Introduction: Coffee Table Pi
The purpose of this project is to create a modern slimline version of an arcade cocktail cabinet. Also to do other tasks such as browse web or write emails with the use of a wireless keyboard and mouse. The 24 inch LCD screen mounted in the center can be used to do any number of things such as show family photos or updates from social networking sites.
In the spirit of low cost, all the wood work used is recycled. The main expense apart from the raspberry pi itself is for the 24 inch LCD screen in the middle and the arcade joysticks and buttons.
To be child friendly the corners are rounded and perspex is mounted over the LCD screen.
Step 1: Select Your Parts
The LCD screen
I went with a 24inch LCD screen with LED backlight. Select any size screen you wish.
Make sure it has good viewing angles as the screen will be mounted upwards and almost always viewed at an angle. Test out the screen viewed from above and below, from the left and right and make sure it still looks almost as good as when viewed straight on.
Select one that can be wall mounted as it can then be attached to the table from underneath.
Select one that turns on without needing any buttons to be pressed as all the buttons with be hidden inside the table.
The Joystick and Button
This is up to you, I went with a Happ 4 or 8 way arcade ball top joystick, 2 blue American style buttons, 1 player and 2 player buttons.
Perspex sheet 4mm
Cut to the size of the outside edge of the LCD screen, larger than the viewing size of the screen as it will be screwed onto the underside of the top of the table.
Wood, glue, screws, stain and finish
This is all up to what you want to do. I used pine that I recycled from various places. Hot Hide Glue because I wanted to learn about using it. Using screws rather than glue or screws and common wood glue would have been easier.
I used a black stain and then a shellac french polish.
I recycled a nice 5inch speaker for the sound and used the circuit from an old set of computer speakers. This gave to ability to plug in headphones and automatically turn off the speaker.
Step 2: Woodwork
Start with the sides and the legs. Make sure the sides are easily long, wide and deep enough to accommodate the screen. Also the raspberry pi, speaker and cabling need to fit in. I cut a recess into the legs to fit them into the sides. Make the section to house the joystick and buttons and attach to the side. Lastly make the top out of 4 pieces such that the hole in the middle is the same as the viewing size of your LCD screen. The sides of the table should be wide enough to sit a wireless keyboard and mouse on it. Route the underside of the top to make a recess to fit the perspex. Route a curve into the inside edge of the top. Attach the top to the legs and sides.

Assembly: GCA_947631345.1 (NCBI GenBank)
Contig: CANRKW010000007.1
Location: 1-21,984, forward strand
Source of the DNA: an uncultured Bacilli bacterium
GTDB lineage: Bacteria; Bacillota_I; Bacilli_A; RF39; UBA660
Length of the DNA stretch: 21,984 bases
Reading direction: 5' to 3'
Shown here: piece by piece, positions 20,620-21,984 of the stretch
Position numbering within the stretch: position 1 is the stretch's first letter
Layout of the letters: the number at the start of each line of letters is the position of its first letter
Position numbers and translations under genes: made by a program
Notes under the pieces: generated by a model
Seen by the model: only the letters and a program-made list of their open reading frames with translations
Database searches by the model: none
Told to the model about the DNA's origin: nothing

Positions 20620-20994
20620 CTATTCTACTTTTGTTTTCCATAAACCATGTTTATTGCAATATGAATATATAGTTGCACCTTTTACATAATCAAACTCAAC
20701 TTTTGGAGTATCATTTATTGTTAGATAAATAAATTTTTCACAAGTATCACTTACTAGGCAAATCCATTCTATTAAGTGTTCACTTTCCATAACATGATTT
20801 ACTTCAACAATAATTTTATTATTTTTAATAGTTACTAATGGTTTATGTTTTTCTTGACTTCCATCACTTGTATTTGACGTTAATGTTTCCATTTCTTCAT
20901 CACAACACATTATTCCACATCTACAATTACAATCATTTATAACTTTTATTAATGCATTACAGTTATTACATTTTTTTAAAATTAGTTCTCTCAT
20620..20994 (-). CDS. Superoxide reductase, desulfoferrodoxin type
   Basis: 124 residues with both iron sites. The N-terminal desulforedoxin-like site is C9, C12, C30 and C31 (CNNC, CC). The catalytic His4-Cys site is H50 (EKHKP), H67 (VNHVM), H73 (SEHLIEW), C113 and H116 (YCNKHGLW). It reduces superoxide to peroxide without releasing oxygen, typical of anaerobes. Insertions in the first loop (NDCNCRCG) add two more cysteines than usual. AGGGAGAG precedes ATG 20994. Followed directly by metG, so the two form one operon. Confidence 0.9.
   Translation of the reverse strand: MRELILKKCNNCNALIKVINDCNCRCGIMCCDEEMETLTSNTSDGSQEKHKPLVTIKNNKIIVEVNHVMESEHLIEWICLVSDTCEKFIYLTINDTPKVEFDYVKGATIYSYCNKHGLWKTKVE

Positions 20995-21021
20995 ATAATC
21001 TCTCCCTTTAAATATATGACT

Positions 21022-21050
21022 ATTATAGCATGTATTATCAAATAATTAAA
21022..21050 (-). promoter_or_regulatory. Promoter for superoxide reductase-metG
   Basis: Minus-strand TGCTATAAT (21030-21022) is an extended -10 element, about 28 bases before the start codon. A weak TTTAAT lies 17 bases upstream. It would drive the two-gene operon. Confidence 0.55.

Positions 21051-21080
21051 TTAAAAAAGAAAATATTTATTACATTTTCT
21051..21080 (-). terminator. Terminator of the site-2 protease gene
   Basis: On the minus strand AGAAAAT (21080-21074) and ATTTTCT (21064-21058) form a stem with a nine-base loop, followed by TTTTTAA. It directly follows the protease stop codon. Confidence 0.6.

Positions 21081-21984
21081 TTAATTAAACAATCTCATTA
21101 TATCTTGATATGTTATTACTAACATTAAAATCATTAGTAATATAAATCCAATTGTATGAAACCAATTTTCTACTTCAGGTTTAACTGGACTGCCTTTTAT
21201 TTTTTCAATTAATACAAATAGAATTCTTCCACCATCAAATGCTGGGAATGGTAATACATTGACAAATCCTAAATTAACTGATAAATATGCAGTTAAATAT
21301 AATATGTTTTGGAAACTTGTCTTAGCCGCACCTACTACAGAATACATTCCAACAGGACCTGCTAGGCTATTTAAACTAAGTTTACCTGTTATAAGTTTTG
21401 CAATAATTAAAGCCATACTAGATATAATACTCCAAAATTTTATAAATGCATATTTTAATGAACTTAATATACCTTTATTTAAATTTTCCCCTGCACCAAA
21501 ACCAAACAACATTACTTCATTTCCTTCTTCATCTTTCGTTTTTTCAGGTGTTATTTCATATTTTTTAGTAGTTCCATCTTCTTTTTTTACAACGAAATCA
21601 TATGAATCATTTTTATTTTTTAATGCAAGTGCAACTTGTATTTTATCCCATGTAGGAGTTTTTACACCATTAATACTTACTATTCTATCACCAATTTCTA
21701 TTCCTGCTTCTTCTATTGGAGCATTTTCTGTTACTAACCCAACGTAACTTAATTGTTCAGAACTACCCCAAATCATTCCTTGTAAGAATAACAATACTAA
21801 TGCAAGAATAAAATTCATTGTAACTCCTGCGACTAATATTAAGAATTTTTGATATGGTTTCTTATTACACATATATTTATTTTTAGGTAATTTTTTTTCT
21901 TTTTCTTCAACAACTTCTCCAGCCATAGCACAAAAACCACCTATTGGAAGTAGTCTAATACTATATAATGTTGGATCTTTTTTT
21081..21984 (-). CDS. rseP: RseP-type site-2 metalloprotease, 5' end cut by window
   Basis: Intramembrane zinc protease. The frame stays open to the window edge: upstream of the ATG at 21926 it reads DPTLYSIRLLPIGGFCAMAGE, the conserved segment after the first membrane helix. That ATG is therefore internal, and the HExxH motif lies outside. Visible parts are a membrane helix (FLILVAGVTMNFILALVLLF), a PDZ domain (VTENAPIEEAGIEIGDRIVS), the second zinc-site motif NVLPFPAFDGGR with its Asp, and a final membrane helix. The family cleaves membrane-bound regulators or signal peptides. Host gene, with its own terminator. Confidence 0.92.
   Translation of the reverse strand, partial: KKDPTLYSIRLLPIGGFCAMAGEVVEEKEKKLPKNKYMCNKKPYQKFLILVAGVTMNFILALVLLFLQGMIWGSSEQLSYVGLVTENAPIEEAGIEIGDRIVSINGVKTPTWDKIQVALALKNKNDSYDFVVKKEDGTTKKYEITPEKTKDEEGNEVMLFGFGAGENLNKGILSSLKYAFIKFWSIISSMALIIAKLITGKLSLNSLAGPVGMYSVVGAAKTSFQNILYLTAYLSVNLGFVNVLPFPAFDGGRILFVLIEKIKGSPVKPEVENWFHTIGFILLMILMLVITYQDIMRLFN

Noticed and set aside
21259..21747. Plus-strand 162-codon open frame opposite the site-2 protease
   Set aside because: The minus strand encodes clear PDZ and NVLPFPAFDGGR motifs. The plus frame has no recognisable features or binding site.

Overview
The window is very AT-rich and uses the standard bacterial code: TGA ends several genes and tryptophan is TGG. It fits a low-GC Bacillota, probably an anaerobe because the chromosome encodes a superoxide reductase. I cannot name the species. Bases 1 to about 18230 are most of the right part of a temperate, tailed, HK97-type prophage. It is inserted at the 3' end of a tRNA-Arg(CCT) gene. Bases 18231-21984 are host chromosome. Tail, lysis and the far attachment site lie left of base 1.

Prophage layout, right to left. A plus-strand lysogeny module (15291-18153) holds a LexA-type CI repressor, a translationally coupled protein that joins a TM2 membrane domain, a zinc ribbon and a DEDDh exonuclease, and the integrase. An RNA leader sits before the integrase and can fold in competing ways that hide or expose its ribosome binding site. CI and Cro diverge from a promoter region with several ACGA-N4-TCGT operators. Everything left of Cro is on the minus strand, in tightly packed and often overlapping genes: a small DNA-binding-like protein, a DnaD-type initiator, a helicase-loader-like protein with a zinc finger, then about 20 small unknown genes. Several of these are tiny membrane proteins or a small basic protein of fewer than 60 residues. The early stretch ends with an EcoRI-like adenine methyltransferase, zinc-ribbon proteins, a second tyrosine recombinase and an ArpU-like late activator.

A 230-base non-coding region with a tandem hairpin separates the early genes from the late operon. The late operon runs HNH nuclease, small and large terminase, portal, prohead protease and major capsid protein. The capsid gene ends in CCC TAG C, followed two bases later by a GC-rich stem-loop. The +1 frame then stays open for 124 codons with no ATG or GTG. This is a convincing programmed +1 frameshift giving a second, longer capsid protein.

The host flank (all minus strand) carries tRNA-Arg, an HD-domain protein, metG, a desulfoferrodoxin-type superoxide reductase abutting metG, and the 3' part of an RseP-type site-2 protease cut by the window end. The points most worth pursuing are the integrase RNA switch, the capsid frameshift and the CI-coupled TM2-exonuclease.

The perspex is screwed into the recess underneath the top. The LCD screen is not pressed up hard against the perspex as the pressure effected the display with my particular screen. The LCD is attached to 2 wooden struts underneath so the screen sits just below the perspex.
Holes were drilled for the joystick, 2 buttons on top and the one player, two player buttons on the side.
Wooden tabs are added around the bottom edge for attaching covers made of 4mm ply wood made from the back of old cupboards. There is one large cover for the main section and one small cover for the joystick and buttons section.
This photo shows a double adapter used to power the raspberry pi and the LCD screen. One black cable exits through the cover down the side of one leg. The double adapter was changed to a 4 port adapter later when I added sound.
8 GPIO inputs are used. 4 for the joystick and 4 buttons. An old floppy disk drive cable is cut to size. This plugs into the raspberry pi. The other end goes into a prototype board that has a pull up and a pull down resistor for each of the 8 inputs. This then wires into the Joystick and buttons.
Also attached to the raspberry pi is a usb wifi and usb wireless keyboard/mouse combination.
Step 5: Sound
Warning: This step required opening up the case of some old cheap computer speakers. Mains voltage is inside and care should be taken.
You could make your own amplifier circuit but this was an easy way out. Find an old set of computer speakers. The amplifier circuit inside has everything we need already.
The transformer on the left is taking mains voltage and providing 9V AC to the circuit board. This is safely enclosed inside the coffee table. Never touch the transformer when power is turned on.The volume pot is removed from the circuit board and hard wired with 2 resistors to be the equivalent to being in the max volume position. Volume will be adjusted from the pi. The mini stereo socket is mounted down into the bottom cover. The circuit bypasses the speaker when headphones are plugged in.
A boot menu allows the selection of games using advanced mame, or web browsing which boots into a window manager.